Why Market Numbers Just Aren’t Enough for Your Investor Pitch
One of the biggest challenges I see startups struggling with on their pitch deck is what should they say about their market? Where to find the stats? What is their addressable Market?
If you’re not a marketing expert and you’re doing it yourself, this can be daunting. And numbers are only part of the story… While I’m not a marketing expert — I merely tell the story of the market — I’ve written several jillion pitch decks, so here are a few tips for what should be there and how to find it:
- Sizing it up — It’s important to know your market size (potential customers) and value (what is the total spend per year?) inside and out. Familiarize yourself with 3 terms — TAM = Your Total Available or Addressable Market (everyone in the world who could potentially use your product), SAM = Your Segmented Addressable Market or Served Available Market (Your target market within the TAM), SOM = Your Share of the Market (what chunk of the SAM you will realistically reach within a few years). To get an investment, these numbers must be pretty big so even if you capture a very modest share, you still are giving them a large ROI.
- Who’s Your Market? — How do you know your TAM/SAM/SOM? Here’s an example: One of my clients is in the travel deals industry. So their TAM is all travelers — let’s say we take travelers in the US, and what the spend is in the travel market. Their SAM — last minute travelers — anyone booking travel under 2 weeks before a trip and there SOM — People booking lodging under 2 weeks before a trip, looking for a deal. Each one should have a number and value attached.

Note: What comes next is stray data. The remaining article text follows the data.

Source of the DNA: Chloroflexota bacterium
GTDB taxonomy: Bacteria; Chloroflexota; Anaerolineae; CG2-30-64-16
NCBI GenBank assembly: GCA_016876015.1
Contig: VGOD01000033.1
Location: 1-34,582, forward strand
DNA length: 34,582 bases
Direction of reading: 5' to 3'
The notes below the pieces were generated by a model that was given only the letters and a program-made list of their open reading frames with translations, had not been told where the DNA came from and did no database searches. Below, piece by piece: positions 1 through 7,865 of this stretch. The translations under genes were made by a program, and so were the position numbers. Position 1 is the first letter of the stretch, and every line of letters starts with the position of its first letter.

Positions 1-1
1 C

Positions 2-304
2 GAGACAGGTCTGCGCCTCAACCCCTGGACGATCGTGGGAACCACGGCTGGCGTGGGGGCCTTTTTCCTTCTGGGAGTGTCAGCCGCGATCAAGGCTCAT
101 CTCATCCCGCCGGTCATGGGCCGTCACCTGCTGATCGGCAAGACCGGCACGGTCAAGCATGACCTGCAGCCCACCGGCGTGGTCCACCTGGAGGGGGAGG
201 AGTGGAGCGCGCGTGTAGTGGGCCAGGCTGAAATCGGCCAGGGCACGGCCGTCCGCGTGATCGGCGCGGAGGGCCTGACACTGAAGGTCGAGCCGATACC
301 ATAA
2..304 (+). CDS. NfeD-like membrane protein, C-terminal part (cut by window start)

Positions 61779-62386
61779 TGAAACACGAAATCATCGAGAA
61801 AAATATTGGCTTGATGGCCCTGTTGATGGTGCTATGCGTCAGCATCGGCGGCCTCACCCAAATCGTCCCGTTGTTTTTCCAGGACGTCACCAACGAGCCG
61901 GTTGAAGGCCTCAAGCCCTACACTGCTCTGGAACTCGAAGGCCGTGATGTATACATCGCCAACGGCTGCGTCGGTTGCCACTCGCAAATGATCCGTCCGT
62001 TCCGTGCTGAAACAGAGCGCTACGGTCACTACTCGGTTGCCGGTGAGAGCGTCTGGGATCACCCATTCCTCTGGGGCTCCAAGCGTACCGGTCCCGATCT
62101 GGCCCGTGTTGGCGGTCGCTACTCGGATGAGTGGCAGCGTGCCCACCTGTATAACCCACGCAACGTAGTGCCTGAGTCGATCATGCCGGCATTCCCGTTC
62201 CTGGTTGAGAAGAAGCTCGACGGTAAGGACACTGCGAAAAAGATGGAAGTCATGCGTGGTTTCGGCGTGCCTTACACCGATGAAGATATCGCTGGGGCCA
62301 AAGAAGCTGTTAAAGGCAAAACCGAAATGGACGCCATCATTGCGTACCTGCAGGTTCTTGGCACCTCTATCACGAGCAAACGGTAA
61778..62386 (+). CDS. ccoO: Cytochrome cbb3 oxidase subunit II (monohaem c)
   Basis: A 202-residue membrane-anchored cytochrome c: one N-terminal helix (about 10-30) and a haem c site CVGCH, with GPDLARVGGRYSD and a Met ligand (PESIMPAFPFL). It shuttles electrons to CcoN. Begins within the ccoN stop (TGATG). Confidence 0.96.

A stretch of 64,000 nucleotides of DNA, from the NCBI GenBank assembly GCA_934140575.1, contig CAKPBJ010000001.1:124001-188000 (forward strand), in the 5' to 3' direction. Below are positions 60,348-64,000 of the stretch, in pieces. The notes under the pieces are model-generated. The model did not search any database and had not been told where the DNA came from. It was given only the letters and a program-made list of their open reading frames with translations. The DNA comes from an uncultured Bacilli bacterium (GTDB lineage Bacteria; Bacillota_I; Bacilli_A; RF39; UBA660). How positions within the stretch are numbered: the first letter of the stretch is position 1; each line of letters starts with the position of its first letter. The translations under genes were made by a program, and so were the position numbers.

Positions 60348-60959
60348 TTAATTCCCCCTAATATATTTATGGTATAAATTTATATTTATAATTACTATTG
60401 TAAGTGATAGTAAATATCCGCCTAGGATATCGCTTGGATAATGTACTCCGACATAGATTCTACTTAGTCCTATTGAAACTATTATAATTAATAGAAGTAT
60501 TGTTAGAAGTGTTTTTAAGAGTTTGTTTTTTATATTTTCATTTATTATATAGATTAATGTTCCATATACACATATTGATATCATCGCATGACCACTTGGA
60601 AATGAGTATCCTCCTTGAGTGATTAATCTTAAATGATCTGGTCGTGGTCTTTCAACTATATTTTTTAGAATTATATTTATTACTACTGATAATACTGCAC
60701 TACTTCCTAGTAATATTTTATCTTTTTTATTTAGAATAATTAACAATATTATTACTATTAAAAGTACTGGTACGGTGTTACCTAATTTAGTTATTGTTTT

- Finding the Data — So how on earth do you figure out these numbers? Well if you can’t afford to hire a consultant, the first obvious place is Google. If you can find data from reports by Gartner, Forrester, IDC, CBC Insights or any noteworthy Market Research firm, that’s great! Not all reports are free but see if you can get access through a friend studying at college — they often get free access to databases. Another fairly inexpensive way to “DIY” — Fivver is an amazing marketplace that from $5 (and up) you can hire someone to do research for you. Be VERY specific what you’re looking for and you’re bound to get better results.
- Feed the FOMO — Numbers are just dandy. But as Reid Hoffman says:
“Frequently, young entrepreneurs put in slides that show their business’ total addressable market (TAM) to establish some credibility. Problem is, most investors don’t trust the sources of that information, so entrepreneurs aren’t establishing huge credibility by saying they’ve claimed a market with a huge TAM.”
So what should you be talking about? Trends and opportunities! Why are you a hot investment opportunity now and what backs that up? Look at your competitors — has anyone just been acquired or raised massive funding? That’s great! It can signal to Investors that you are the next hot thing. Is there a quote from a major source like Gartner or Forrester saying that this is the year for a startup like yours? Grab the quote! I recently worked with a company raising their Series B and they had such a quote from one of the big names — it was definitely a nice stamp of approval for investors to see. Investors often suffer from FOMO so this serves to push their triggers.
Don’t Fudge the Numbers — Find real numbers and their sources — don’t make things up because that can seriously harm your credibility. Try to get as precise numbers as possible, but it’s better not to have them all than to make things up.
The market will be one of the main things that investors grill you on — so make sure you know the basics and get them excited about the things that might not be so obvious.